Let's check who used the helpful hints give me a wave if you did, good to hear I hope it helped you.

I'm going to use the helpful hint first.

So I'm going to make sure that anything in metres is converted to centimetres as well, here we go and there, good.

And anything in centimetres is converted to metres as well by dividing by 100.

Now we can order them by just looking at the values as centimetres or as metres, which is the smallest.

Say it again, good.

Two centimetres, two hundredths of a metre, which is next, good next well done.

28 hundredths of a metre is bigger than three hundredths of a metre, but it's not the largest because it's smaller than which one's next.

Yes, it's smaller than 30 hundredths of a metre only two hundredths difference though.

Next good and well done.

As the largest three metres as the largest 300 centimetres compared to the smallest of only two centimetres.

Well done, everyone let's move our learning on.

I would like you to represent an amount that's in metres and centimetres as just metres or just centimetres.

So for example, two metres 73 centimetres, two metres in centimetres, I would multiply by 100, 200 centimetres, 73 centimetres as metres, I would divide by 100, 0.

73 metres.

Can I now find how many can I now find, sorry, the amount in just metres or the amount in just centimetres? Yes, metres, two metres and 0.

73 metres.

What would that be? 2.

73 metres, centimetres 273, 273 centimetres.

And you could see the connection look from metres to centimetres 2.

73 multiplied by 100 is 273 centimetres.

Next one, four metre and five centimetres just in metres or just in centimetres.

Pause, have a go, come back and we'll check.

Shall we look for me? Four metres in centimetres multiplied by 100 400 centimetres, five centimetres in metres, five hundredths of a metre 0.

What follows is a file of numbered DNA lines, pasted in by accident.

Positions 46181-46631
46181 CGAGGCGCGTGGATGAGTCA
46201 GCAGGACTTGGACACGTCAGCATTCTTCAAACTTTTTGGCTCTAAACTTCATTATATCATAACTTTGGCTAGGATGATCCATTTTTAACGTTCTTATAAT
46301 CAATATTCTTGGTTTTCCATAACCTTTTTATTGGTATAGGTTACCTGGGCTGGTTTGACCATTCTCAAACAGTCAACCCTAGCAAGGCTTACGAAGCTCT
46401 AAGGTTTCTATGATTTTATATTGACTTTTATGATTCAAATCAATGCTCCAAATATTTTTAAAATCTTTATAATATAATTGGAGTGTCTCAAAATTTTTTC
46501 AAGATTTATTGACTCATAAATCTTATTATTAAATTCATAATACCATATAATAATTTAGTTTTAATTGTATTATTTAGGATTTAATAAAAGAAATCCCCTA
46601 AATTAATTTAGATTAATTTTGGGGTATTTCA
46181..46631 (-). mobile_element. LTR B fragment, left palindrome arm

05.

So the metres four and 0.

05, 4.

05 metres centimetres 405 405 centimetres.

One more pause again if you want to come back and we'll look ready to check.

So tell me what would one metre become in centimetres and 40 centimetres in metres? Good it would be four tenths of a metre, 40 hundredths of a metre.

So in metre, our value is 1.

4 and then centimetres 140 really good.

I think you're ready for your independent task.

I've got some values that are filled in and some that are missing your job is to fill in the missing values.

So use for example, 311 centimetres use that and tell me what it would be in metres.

tell me what two would be in metres and centimetres, press pause, go and complete the task then come back and we'll share the solutions.

Are you ready to take a look? First of all, hold up your paper Let me see how you got on.

Keep it still when it's waving I can't read it properly.

Keep it still good, good, good, fantastic.

I can see the same value represented in different ways.

Really good, let's have a look.

three metres and 11 centimetres, 3.

11 metres.

Next one, zero metres, but 15 centimetres.

It's 15 hundredths of a metre.

Next one, good, I wonder if anyone put 1.

5 metres, why would 1.

5 metres be wrong? Because five centimetres is five hundredths of a metre.

If you had 1.

5, you're saying five tenths, 50 hundredths, you're saying one metre 50 centimetres, bottom one.

Well done, Pardon? Which one? The bottom, seven metres and nine centimetres, 7.

9 multiply by that certainly been multiplied by, by 10.

It needs to be multiplied by 100.

So the answer should be 790 centimetres really good spots well done.

If you would like to share any of your learning from this session, please ask your parents or care to share your work on Twitter, tagging @OakNational and hashtag LearnwithOak.

What a fantastic lesson.

Thank you so much for joining me for the last 20 minutes.

You have all done so well, really thinking deeply about the maths that we've covered, and I've really enjoyed all of your participation and taking part in the activities too.

If you got any more learning lined up for the day, perhaps take a bit of a break before you start it and I hope that you enjoy it, whatever it is.

I look forward to seeing you again soon for some more maths learning.

Bye.